In Slovakia, the NGO Poradna and a courageous attorney, Wonda Durbakova, have led a decade-long fight to secure justice for Roma women who were sterilized without their knowledge or consent. Slovak courts, apart from rare exceptions, have been unwilling to compensate the victims. Over the past year, Durbakova has secured three ECHR rulings which confirmed that the women’s rights were violated, and ordered Slovakia to compensate the women for the sterilizations. Poradna has successfully litigated many other discrimination cases, including a seminal school segregation case.
There are many other examples of ways in which civil society has contributed to building awareness of human rights, put pressure on governments to fulfill their obligations, and facilitated access to justice. That is why it is so important that participating States, as well as organizations such as the OSCE, help create conditions in which civil society members can communicate freely, assemble, and protest peacefully, or merely to carry out their work without fear of punishment, intimidation, or worse.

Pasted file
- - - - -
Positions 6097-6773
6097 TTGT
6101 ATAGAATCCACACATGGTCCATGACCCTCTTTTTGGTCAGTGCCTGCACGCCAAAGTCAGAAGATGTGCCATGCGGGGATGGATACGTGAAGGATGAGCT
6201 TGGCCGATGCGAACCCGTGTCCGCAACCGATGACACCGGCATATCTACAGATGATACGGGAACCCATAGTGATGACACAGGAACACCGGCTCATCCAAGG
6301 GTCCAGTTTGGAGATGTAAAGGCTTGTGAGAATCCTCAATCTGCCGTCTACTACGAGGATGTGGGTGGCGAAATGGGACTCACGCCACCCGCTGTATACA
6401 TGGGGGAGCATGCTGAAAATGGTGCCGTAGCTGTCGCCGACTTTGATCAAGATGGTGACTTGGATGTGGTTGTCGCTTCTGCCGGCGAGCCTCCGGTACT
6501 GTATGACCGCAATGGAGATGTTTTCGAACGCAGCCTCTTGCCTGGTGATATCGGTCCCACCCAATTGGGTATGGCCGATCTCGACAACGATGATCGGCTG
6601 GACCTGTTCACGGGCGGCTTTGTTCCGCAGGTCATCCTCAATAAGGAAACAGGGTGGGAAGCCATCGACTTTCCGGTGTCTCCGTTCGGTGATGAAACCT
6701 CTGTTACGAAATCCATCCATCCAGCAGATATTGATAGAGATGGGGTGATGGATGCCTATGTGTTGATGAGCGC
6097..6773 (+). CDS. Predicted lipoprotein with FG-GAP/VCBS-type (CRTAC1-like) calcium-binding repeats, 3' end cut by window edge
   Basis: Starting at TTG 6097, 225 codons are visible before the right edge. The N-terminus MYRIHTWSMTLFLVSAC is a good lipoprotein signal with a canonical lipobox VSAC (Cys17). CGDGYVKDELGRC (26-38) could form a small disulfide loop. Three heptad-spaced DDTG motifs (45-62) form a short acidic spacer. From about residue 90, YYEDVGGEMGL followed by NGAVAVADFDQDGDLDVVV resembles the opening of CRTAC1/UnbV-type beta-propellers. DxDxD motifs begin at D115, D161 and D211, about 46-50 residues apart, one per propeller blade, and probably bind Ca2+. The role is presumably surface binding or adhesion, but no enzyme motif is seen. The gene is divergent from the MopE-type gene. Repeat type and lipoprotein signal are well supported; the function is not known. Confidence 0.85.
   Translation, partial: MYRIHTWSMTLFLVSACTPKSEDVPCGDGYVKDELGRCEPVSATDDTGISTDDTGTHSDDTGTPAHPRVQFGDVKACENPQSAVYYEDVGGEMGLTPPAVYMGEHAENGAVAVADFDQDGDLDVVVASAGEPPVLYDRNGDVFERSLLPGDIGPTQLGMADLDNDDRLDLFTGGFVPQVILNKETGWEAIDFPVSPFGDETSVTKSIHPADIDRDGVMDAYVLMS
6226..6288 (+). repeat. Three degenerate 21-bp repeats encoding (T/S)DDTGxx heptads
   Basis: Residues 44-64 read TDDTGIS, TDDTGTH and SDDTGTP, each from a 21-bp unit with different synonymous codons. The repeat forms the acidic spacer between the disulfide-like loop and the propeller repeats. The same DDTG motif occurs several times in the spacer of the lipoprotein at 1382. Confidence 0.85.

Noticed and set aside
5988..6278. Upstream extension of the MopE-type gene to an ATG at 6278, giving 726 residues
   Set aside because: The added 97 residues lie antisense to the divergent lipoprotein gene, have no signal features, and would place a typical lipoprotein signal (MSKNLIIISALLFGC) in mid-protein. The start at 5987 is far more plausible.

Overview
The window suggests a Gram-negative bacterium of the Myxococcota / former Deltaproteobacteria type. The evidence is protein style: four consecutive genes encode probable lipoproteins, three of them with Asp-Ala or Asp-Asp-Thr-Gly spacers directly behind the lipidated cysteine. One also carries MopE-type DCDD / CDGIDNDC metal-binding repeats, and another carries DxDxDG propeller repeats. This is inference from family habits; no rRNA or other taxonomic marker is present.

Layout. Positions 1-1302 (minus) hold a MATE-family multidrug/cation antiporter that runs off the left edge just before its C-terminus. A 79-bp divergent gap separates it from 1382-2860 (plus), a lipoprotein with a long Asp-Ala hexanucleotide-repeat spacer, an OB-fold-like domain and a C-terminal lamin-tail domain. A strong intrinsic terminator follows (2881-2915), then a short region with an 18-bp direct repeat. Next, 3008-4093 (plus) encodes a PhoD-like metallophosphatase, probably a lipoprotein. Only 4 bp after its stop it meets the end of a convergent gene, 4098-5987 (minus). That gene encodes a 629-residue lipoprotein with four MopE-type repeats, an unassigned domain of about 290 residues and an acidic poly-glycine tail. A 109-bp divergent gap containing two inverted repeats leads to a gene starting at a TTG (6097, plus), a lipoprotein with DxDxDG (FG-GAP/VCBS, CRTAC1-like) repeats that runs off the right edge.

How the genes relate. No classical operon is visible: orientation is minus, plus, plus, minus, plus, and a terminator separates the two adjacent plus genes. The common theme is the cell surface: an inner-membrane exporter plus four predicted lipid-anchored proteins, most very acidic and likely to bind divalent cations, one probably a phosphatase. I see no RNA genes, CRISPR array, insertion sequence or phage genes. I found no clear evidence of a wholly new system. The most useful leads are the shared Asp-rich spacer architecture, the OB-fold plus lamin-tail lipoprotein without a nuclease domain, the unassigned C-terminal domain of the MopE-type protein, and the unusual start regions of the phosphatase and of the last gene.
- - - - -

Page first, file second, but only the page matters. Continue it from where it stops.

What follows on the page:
We therefore urge participating States to ensure that legislation fosters, rather than restricts, the exercise of human rights and fundamental freedoms. One of the pillars of civil society—and a key component in bringing to light human rights violations—is a free and independent media. We urge participating States to redouble efforts to protect journalists and to ensure that crimes against them are investigated and perpetrators prosecuted.
We also strongly support ODIHR’s plans to develop guidelines for protecting human rights defenders.